New York Philharmonic conductor Alan Gilbert cues up his "Playlist"

The Philharmonic music director shows off a few of his favorite things in a new festival filled with fresh sights and sounds

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Alan Gilbert

Alan Gilbert Photograph: Chris Lee/New York Philharmonic


Nearing the end of its current season, the New York Philharmonic is giving music director Alan Gilbert the chance to indulge his diverse tastes and interests. “Gilbert’s Playlist,” which starts on Thursday 30 and runs through June 29, includes modern repertoire, standard works presented in fresh ways and chamber music featuring the conductor on violin.

As an exclusive introduction for TONY readers, Gilbert created a Spotify playlist covering the fest, with comments explaining each pick—and yes, he really did include Wagner's entire Ring Cycle. (In a few cases where no appropriate recording was available, we've patched in a representative track to convey the right mood.) Read on, tune in, then head out and get your tickets.

Wynton Marsalis, Swing Symphony
“One thing I’ve been interested in pursuing with the Philharmonic is collaboration with important cultural institutions across New York City. Jazz at Lincoln Center with Wynton Marsalis was an obvious choice. Wynton is such an iconic figure: a great artist, instrumentalist, teacher and communicator who really believes in the power of music and the importance of bringing people into our world.” 

Aaron Copland, Clarinet Concerto
“Coupled with the Russian contributions to this program—by Stravinsky and Shostakovich, who were smitten with America’s native contribution to music—and with Wynton’s piece, I hope the program shows that there is no real divide between so-called ‘serious’ classical music and jazz; I would be hard-pressed to draw a line between them.” 

Prokofiev, Violin Concerto No. 1
“The Prokofiev First Violin Concerto is probably less often performed than the Second, but I think I might like it even more. It’s very sad at the end, although it ends in a spiritually uplifting way. It’s a true masterpiece, and it’s one of my favorite pieces of Prokofiev.”

Luigi Dallapiccola, Il Prigioniero
Il Prigioniero’s exploration of questions of oppression and rebellion is compelling and powerful, and the musical language is incorporated in a way that works well dramatically; it will be wonderfully evocative when performed by the actor-singers who are joining us, Gerald Finley and Patricia Racette.”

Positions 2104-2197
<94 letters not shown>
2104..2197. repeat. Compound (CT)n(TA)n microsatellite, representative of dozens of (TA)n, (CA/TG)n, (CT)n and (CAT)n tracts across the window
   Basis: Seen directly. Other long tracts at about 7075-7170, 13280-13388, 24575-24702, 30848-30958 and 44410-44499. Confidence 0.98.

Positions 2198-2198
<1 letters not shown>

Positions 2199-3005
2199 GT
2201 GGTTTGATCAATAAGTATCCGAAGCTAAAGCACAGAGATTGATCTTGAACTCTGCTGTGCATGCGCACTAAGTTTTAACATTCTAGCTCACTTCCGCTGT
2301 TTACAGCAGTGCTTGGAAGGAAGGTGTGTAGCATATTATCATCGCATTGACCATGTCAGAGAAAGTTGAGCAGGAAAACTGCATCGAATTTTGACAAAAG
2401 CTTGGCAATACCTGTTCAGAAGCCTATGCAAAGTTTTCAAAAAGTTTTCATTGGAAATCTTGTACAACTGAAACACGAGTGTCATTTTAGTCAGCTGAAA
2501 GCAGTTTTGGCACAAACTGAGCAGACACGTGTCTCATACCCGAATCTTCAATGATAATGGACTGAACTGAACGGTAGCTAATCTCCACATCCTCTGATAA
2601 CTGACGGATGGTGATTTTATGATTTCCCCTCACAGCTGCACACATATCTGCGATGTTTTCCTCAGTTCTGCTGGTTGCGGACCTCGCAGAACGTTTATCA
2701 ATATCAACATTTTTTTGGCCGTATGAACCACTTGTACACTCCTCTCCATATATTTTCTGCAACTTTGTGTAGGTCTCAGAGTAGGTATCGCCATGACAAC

Brahms, String Quintet in G
“I learn a lot about the orchestra by sitting down with the players and producing and matching sounds. The string quintet we’re playing is one of the greatest chamber works of Brahms. It just explodes out of the box and grabs you and doesn’t let go; there’s such a wonderful, joyous enthusiasm in it.” 

Tchaikovsky, Symphony No. 6 (“Pathétique”)
“Tchaikovsky’s Sixth is probably his most intimate, profound personal statement. The pathos is so clear; it paints a picture of this man who was tortured by his own inner demons. It ends on one of the most despairing notes you’ll find in music. It’s a struggle and a real journey, but I have to see a ray of hope in this piece because it’s not entirely bleak—there’s some kind of comfort and repose achieved  by the end.” 

Haydn, Piano Concerto No. 11 
“I love Haydn: When asked that terrible question, ‘Who is your favorite composer?’ that’s the name I give.” 

Christopher Rouse, Symphony No. 3
“I’ve always said and long felt that Christopher Rouse is one of the really important composers working today. His music, while being highly individualistic, is absolutely rooted in the tradition from which it springs. Chris has described his Symphony No. 3 as new wine he poured into the older bottle of Prokofiev’s Second Symphony. Rouse’s Third Symphony and Haydn’s Piano Concerto No. 11 are two great pieces, and together they represent both our artist-in-residence and our composer-in-residence on the same program. Doing so reflects that whole idea of connecting and collaborating to which I am committed.” 

Wagner/arr. Gilbert, A Ring Journey
“The Ring Cycle is some of the greatest music ever written, and it’s a find for orchestral musicians when they get to put their hands on this incredible sound world. Wagner is an amazing composer because without singers, without words, the story still comes through. I’m a  Ring fanatic!” 

Stravinsky, The Fairy’s Kiss and Petrushka
“I have often spoken about my belief in storytelling through music, sometimes in ways that are literal, but often in ways that are less easy to define. The Fairy’s Kiss and Petrushka contrast with each other, but both are intrinsically associated with dance, and the action on the stage allows certain themes to emerge and connect them. In our production, created by Giants Are Small, there will be dancers, puppets and video projections—not entirely unrelated to the way video was used in Le Grand Macabre.

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